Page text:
• “Dear Mr Kennedy, Do you have any practice questions on buffer solutions? There seems to be only one question on this in the Heinemann Chemistry textbook. Thanks”

When you think the textbook or teacher is wrong

  • “Dear Teacher, When we went through worksheet 7 in class, you wrote the relative molar mass of sodium thiosulfate to be 135.1. Isn’t it actually 158.1, which means the answer would actually be 0.309 M?”
  • “Dear Mr Kennedy, On page 185, the textbook has the structural formula for sucrose without a hydroxyl group on the sixth carbon atom. Could you please check it? Is the book correct? Thanks!”

When you’re absent from class

  • “Dear Mr K, Sorry I missed Thursday’s lesson. I was ill at home and missed two days of school. Could you please send me any work that I missed? Thank you”
  • Dear Miss K, I have a Biology excursion on Monday and therefore won’t be able to do the SAC. Can I please reschedule it for another time next week? Thank you”

Finally… when you want some specific Chemistry help

  • When asking questions to your teacher, it’s important that you number each question in the email. This makes it much easier for your teacher to refer to them in their response.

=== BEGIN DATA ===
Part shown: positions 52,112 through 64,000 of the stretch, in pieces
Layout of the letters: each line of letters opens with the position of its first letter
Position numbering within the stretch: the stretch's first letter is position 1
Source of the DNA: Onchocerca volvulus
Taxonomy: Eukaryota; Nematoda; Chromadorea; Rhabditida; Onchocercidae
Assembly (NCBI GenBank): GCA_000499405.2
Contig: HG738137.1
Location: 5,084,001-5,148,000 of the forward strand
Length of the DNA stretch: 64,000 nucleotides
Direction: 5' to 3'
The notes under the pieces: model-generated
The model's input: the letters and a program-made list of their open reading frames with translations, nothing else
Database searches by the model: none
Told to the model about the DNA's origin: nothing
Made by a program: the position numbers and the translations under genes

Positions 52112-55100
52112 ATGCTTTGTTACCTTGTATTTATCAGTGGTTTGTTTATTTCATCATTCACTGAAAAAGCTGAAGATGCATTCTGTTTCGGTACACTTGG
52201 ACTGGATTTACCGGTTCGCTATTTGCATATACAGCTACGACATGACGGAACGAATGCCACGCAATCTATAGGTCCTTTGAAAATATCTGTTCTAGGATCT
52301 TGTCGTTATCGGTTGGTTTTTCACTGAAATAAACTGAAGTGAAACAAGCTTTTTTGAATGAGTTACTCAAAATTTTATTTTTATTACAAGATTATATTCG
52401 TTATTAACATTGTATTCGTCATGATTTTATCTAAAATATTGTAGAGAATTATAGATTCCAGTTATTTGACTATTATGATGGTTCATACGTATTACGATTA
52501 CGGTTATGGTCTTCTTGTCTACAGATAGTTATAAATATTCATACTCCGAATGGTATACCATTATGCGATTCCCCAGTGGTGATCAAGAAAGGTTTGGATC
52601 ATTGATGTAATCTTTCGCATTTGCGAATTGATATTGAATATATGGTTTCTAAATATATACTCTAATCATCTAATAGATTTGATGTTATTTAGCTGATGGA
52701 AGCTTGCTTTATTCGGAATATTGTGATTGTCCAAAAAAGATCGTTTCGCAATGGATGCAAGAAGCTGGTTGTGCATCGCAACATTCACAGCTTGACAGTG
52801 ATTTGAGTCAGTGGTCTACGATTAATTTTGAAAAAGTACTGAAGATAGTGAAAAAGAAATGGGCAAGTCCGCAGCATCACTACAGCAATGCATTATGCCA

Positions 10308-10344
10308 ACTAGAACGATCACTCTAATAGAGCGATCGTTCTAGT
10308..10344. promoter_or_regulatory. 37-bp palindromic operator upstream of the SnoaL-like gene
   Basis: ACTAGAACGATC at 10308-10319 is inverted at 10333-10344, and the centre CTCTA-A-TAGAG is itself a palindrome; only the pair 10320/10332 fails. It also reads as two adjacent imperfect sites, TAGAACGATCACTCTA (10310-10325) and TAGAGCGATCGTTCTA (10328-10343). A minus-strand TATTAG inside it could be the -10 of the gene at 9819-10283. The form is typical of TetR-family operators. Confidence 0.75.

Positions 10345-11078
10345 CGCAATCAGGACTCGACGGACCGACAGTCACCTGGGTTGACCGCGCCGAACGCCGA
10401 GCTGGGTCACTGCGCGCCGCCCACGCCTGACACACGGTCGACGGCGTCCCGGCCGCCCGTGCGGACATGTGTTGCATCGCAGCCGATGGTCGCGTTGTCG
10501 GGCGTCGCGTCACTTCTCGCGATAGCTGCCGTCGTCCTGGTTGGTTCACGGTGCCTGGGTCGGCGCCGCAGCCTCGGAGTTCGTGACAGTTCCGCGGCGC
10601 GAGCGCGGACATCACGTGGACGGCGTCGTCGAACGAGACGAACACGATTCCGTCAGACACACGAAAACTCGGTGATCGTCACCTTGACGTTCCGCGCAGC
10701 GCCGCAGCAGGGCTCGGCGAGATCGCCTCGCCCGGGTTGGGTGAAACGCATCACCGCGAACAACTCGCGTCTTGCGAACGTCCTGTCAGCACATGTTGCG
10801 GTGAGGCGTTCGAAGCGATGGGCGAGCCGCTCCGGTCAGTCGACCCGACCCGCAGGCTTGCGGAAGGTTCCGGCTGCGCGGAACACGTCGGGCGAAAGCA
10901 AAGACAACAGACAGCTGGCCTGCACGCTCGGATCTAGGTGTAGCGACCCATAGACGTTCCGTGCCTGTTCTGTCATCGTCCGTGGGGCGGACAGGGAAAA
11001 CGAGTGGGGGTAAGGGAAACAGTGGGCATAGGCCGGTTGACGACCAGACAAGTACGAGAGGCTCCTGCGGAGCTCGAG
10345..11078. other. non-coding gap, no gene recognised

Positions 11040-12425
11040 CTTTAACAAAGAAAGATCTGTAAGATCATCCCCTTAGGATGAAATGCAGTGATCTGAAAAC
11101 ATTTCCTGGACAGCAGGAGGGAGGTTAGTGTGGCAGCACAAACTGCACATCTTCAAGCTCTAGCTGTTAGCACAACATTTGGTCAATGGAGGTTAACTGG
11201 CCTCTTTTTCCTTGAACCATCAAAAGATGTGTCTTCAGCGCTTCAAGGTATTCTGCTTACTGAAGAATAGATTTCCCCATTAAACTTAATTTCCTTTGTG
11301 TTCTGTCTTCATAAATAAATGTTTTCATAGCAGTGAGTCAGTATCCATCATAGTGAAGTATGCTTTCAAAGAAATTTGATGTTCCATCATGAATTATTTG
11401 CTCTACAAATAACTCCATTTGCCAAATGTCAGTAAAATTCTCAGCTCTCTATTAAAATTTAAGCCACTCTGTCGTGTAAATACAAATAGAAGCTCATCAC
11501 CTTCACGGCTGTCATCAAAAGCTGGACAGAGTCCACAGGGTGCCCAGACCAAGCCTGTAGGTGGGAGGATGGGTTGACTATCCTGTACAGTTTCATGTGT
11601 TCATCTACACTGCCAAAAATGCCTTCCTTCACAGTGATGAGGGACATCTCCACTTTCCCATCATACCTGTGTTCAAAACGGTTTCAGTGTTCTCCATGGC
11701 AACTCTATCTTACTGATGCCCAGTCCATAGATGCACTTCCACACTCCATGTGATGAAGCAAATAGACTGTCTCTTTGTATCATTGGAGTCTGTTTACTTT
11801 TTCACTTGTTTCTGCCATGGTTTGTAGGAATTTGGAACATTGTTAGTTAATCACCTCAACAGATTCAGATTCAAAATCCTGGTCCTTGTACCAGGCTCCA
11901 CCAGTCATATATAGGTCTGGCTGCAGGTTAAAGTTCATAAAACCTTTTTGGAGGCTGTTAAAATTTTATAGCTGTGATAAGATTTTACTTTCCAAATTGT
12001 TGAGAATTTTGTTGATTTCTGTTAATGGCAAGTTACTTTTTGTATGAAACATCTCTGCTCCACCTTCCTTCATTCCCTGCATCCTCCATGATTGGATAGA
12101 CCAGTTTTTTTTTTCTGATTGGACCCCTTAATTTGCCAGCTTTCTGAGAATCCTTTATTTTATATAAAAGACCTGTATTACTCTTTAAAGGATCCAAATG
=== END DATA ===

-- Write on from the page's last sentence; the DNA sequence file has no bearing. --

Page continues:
• Don’t feel ashamed or embarrassed about asking for Chemistry help. Just send the email or knock on your teacher’s door. Don’t apologise for asking your teacher questions! It’s your teacher’s responsibility to help students: they enjoy doing this, and this is why they chose to teach!
  • An example “help” email is shown below.

“Dear Mr Kennedy, I have some questions about titrations:

(1) Why do titrations using 0.10 M ethanoic acid and 0.10 M hydrochloric acid require the same titre volume even though one is strong and one is weak?

(2) What’s the “pH range” referring to in the indicators section of the data booklet?

(3) I think I got question 4 wrong. Could you please check it for me?

(4) What’s the difference between benzene and cyclohexene?

(5) What are three different definitions of oxidation and reduction? I can only think of OIL RIG!

Thanks!”

High-Achieving Students Ask for More Help

Student performance graph